With “a bewildering array” of frequently incompatible infotainment technologies to choose from, the simple act of listening or watching can become a serious challenge, according to Mike Ippoliti at ABI Research, and with new technologies gathering steam in the market, he said, the challenge is likely to get worse in the next few years.
To ensure future growth, key players in the in-vehicle infotainment market “need to settle down and produce solutions that are both easy to use and compatible.” There are too many competing types of connectivity, in Ippoliti’s view, and most don’t “talk” to each other.
“Customers are used to the entertainment setups they have at home, and will frequently opt for the simplest solution,” he said. “That’s certainly the case with Bluetooth: many Bluetooth-equipped phones won’t connect to automotive systems, and many Bluetooth profiles may or may not work depending on a number of factors.”
Ippoliti said that although the Bluetooth SIG is taking steps to make the Bluetooth standard more consistent, incompatible Bluetooth implementations still hamper uptake. “They have a way to go before it becomes sufficiently easy for the consumer that the automotive OEMs will start accepting this kind of wireless connectivity in the car. Right now the OEMs are resisting, and consumers frequently prefer wired connections instead.”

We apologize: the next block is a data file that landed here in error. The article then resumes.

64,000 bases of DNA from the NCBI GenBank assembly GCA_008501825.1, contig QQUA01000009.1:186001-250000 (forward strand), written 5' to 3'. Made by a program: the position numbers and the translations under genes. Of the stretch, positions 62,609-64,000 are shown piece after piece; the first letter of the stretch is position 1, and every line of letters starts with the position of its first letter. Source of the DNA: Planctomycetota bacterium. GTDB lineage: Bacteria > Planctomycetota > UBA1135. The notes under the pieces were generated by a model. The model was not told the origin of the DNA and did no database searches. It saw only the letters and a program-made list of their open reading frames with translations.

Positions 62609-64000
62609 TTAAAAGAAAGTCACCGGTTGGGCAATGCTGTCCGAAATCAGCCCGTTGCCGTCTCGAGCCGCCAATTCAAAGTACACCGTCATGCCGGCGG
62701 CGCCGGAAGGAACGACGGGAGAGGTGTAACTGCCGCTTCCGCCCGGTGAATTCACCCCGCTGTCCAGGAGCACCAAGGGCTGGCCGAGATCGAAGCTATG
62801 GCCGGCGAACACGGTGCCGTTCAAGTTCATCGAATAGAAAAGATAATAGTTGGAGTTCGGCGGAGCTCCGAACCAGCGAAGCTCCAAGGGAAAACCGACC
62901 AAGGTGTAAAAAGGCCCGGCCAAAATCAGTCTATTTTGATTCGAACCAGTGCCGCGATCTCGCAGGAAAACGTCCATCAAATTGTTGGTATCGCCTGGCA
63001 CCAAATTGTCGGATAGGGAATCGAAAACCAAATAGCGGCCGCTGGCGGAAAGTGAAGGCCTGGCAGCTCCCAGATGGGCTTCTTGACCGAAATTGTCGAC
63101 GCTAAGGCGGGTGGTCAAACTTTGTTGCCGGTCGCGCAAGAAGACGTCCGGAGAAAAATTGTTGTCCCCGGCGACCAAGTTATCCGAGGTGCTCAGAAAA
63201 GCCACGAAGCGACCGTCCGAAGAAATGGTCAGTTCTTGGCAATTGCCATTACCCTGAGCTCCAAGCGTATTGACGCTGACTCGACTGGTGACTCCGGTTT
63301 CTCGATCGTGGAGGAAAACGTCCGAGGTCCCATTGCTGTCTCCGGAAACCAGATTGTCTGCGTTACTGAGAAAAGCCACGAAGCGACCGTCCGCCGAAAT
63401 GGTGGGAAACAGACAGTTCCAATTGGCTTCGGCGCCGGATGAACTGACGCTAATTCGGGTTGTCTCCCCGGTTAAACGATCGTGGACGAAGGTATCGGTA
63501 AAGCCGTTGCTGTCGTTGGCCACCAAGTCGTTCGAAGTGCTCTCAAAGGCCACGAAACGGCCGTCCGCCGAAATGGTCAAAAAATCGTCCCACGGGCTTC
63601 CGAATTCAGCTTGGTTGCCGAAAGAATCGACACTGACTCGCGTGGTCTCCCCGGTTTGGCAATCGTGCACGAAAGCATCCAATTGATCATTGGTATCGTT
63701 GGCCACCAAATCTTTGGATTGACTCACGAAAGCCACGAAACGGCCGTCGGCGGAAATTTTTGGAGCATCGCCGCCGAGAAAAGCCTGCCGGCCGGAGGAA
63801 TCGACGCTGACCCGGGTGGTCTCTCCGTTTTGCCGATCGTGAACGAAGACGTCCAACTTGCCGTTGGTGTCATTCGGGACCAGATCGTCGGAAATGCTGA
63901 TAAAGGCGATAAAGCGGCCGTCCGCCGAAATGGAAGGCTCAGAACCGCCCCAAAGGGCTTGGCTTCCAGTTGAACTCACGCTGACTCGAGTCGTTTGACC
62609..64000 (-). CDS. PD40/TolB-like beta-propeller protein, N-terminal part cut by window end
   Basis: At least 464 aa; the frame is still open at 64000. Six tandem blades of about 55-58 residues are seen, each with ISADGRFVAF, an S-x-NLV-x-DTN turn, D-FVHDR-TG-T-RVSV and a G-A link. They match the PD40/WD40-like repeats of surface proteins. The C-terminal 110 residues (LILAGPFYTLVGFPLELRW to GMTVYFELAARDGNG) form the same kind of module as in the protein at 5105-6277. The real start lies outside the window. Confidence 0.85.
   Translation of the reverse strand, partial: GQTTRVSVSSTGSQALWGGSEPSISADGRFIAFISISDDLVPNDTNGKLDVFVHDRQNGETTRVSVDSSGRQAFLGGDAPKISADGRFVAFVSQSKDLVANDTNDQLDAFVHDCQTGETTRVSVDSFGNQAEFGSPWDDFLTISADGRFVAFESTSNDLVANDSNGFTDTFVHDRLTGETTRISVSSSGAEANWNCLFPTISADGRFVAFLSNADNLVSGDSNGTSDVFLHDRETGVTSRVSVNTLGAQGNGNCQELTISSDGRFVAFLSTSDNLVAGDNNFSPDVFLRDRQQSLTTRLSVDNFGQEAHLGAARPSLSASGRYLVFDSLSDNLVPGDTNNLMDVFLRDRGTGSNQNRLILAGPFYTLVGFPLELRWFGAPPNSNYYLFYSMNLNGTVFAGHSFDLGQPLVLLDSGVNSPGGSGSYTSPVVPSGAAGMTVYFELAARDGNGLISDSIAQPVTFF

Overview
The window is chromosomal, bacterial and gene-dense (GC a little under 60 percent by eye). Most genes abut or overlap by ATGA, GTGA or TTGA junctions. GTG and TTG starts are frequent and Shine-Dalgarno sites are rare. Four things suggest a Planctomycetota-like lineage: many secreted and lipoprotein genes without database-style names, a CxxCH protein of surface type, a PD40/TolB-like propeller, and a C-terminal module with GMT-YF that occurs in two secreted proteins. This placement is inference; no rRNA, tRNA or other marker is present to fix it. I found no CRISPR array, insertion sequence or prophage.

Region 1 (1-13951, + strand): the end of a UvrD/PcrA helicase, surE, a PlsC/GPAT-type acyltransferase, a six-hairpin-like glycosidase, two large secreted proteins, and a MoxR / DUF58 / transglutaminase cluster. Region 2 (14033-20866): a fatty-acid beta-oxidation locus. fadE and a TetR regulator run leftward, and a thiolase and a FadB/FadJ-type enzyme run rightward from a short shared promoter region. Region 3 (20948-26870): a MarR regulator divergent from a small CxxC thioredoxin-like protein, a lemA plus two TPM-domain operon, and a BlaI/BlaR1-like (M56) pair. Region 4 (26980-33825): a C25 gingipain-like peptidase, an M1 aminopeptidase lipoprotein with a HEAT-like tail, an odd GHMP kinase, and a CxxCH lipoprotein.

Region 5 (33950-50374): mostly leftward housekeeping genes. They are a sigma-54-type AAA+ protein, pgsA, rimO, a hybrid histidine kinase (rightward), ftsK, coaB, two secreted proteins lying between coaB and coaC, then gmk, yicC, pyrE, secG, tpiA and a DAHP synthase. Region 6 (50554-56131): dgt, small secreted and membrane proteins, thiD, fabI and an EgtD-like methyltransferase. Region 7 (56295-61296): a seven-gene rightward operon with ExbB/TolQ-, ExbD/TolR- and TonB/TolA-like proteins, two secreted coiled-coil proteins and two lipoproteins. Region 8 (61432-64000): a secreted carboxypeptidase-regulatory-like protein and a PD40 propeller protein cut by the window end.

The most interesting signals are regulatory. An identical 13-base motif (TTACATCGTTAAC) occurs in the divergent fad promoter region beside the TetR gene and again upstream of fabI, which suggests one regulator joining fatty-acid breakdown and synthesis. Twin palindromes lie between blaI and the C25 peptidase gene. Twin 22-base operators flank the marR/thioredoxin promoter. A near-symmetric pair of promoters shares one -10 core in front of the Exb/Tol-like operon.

A recent ABI Research study found that annual OEM shipments of Bluetooth kits will only double to just more than 9 million between now and the end of 2012, whereas OEM shipments of head units with (wired) USB ports will increase more than six-fold in the same period, to nearly 11 million.